Inspect each plastic hanger for an identification number inside a recycling symbol. Take any that can be recycled to a recycling center.
Avoid buying plastic hangers since most cannot be recycled. Choose wooden or wire hangers instead.
You go to pick out something to wear from your closet and notice an abundance of extra plastic hangers. Your recycling center is unlikely to accept them, as most plastic hangers are made from a mixture of plastic resins. A Fox News report from 2008 found that 85 percent of plastic hangers in the United States are not reused or recycled. While recycling is not an option for most plastic hangers, donation remains a possibility.
Contact local dry cleaners. Most dry cleaners reuse plastic hangers and accept donations.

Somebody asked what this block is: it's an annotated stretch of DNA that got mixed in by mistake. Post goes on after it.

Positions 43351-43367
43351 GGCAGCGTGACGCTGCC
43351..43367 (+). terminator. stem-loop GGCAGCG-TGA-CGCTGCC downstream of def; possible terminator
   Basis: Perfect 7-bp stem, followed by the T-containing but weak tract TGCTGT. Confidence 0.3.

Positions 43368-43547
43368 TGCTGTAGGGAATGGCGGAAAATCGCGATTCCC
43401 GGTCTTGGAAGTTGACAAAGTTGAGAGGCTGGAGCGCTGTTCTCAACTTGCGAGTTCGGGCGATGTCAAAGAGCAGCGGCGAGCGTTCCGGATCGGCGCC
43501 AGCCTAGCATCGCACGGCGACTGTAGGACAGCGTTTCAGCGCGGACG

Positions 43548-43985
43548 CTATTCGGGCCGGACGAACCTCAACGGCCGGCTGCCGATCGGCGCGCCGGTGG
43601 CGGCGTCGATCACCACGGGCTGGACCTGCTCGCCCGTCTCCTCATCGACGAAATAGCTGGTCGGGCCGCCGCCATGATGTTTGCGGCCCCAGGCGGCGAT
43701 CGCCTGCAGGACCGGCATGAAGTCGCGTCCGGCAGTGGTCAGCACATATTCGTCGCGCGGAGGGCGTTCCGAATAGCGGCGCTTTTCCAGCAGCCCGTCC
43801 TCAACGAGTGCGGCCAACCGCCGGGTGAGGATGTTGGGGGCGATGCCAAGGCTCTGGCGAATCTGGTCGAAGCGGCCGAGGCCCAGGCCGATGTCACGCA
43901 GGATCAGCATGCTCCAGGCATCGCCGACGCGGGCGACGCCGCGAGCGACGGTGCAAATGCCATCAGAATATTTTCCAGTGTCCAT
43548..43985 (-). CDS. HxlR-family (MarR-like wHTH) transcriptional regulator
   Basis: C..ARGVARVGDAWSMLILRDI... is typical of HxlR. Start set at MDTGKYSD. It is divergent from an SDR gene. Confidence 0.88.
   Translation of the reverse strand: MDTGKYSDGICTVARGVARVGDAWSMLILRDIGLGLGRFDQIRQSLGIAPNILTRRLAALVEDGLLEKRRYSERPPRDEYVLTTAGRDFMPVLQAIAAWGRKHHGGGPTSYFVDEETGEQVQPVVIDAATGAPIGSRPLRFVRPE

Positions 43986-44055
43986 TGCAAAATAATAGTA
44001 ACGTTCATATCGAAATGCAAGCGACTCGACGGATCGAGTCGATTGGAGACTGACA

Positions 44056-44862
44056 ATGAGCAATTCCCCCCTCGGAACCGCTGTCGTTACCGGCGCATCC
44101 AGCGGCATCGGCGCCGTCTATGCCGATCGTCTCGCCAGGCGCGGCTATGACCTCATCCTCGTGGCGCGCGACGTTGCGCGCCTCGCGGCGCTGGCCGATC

Ask area schools and day care centers if they can use extra hangers. Donate clothing for young children on plastic hangers. Preschools and day care facilities keep extra clothes in case children have spills or bathroom accidents.
Bring a few plastic hangers to your place of work if there seems to be a shortage there.
Look for clothes you don't wear anymore. Donate them on plastic hangers to a thrift store. Most will take the plastic hangers if you are donating clothes.
Greg Stone began writing professionally for various websites in September of 2010. He lives in Branson, Mo. and is the marketing director for Doulos Discipleship of Doulos Ministries. Stone holds a Bachelor of Science in journalism from Central Missouri University and a Master of Ministry from John Brown University.